Char Siu Pork with Spicy and Sour Noodles, Cow Confession, Diaphragms!
Resident cook Nigel Barden is here with Char Siu Pork with Spicy & Sour Noodles in 'Foodie Thursday'. Plus, Simon has another one of your confessions for the collective to mull over. Plus there's a track from the fourth and final Best Album nominee at The 2018 Radio 2 Folk Awards.
Hong Kong Char Siu
by Jeremy Pang from Hong Kong Diner (Quadrille)
Serves 4-6 if served with side dishes
2 x 300g (10½oz) pieces of pork neck fillet, (swapsies: pork belly slices for extra fat, or pork fillet for a leaner finish)
½ a thumb-size piece of ginger
2 cloves of garlic
½ tsp five-spice
½ tsp white pepper
2 tsps tomato purée (tomato paste)
2 tsps dark soy sauce
2 tbsps light soy sauce
2 tbsps Shaoxing rice wine
4 tbsps hoisin sauce
2 tsps pure sesame oil
4 tbsps honey
Finely chop the ginger and garlic, then mix with all the rest of the marinade ingredients in a small bowl.
Massage the marinade into the pork neck fillets, then cover and put into the fridge to marinate for at least 1 hour, or overnight for best results (though this dish can be cooked immediately if you’re too hungry to wait).
Place the meat on a grill tray, reserving the marinade for basting.
Preheat the oven to 160°C /140°C Fan /Gas 3 and roast the pork for 1–1½ hrs, until well charred on the outside, turning once and basting intermittently with the sauce to get a good caramelized finish on the meat. The slower the cooking process, the more succulent the meat will become.
If barbecuing instead of roasting, get your barbecue temperature as close to 150°C as possible and barbecue for 1–1½ hrs, until well charred on the outside. Baste as you would in the oven for more flavour and caramelization.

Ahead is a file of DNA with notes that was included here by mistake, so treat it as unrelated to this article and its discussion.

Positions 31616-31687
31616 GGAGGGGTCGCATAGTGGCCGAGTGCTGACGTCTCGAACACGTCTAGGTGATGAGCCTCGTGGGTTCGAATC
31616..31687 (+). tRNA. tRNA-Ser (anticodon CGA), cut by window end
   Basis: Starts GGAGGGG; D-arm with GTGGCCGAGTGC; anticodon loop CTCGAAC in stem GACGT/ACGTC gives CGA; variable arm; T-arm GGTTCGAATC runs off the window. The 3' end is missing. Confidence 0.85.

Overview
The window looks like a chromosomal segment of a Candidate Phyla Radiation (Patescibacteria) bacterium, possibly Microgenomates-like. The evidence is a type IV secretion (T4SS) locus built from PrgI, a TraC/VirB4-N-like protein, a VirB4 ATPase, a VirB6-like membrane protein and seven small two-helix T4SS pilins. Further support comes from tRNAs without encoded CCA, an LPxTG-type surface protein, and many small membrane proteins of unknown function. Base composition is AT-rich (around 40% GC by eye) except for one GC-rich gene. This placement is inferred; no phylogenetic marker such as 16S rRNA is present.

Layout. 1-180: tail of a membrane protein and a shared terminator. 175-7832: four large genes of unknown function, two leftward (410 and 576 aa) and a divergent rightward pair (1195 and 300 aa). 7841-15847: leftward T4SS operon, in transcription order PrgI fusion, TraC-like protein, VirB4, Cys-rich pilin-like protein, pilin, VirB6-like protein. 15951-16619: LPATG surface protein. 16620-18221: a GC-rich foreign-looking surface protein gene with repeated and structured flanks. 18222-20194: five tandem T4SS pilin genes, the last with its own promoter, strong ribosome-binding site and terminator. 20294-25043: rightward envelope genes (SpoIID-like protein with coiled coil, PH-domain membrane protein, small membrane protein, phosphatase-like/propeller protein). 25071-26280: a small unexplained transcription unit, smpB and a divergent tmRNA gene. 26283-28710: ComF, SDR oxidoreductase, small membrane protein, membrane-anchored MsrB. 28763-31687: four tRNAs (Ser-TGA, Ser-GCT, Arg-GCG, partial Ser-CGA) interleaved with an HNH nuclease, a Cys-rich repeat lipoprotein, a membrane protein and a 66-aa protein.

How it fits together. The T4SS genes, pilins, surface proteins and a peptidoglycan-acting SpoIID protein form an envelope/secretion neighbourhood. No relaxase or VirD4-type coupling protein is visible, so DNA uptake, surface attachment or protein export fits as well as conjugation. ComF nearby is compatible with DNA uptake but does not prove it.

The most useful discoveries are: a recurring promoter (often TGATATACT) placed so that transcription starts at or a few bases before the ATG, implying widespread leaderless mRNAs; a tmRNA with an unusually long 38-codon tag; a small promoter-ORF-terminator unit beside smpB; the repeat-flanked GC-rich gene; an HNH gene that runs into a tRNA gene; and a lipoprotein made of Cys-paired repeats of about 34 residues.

Tip: For a quick dinner, you can also cook this in a preheated oven at 200°c /180°c Fan / Gas 6 for 20 mins on either side, turning once to char both sides of the meat and basting every 10 mins or so for added depth of flavour.
Spicy and Sour Noodles
by The Dumpling Sisters from The Dumpling Sisters Cookbook (Weidenfeld and Nicolson)
These noodles are simply slurp-worthy as a quick snack. We find that the best noodles to use here is wholewheat spaghetti because the nutty flavour stands up well to the punchy hot and sour of the dressing. Try to choose a chilli oil that has lots of sediment – the chillies and other ingredients that the oil was soaked in – visible at the bottom of the jar.
Serves 2, or one very hungry person
150g dried wholewheat spaghetti
1-2 tsps chilli oil, plus its sediment
1 tsp sesame oil
1½ tsps Chinkiang vinegar (or Nigel says substitute with Balsamic)
½ tsp soft brown sugar
scant ¼ tsp salt
¼ spring onion, thinly slices diagonally
1 small fresh red chilli, sliced
Bring a large saucepan of water to the boil and cook the spaghetti until al dente.
Drain in a colander, rinse under cold water then shake off any excess water.
Put the spaghetti in a bowl and mix in the rest of the ingredients, adjusting each to your own taste.
Serve with some extra chilli oil, just in case you are in the mood for a more fiery kick.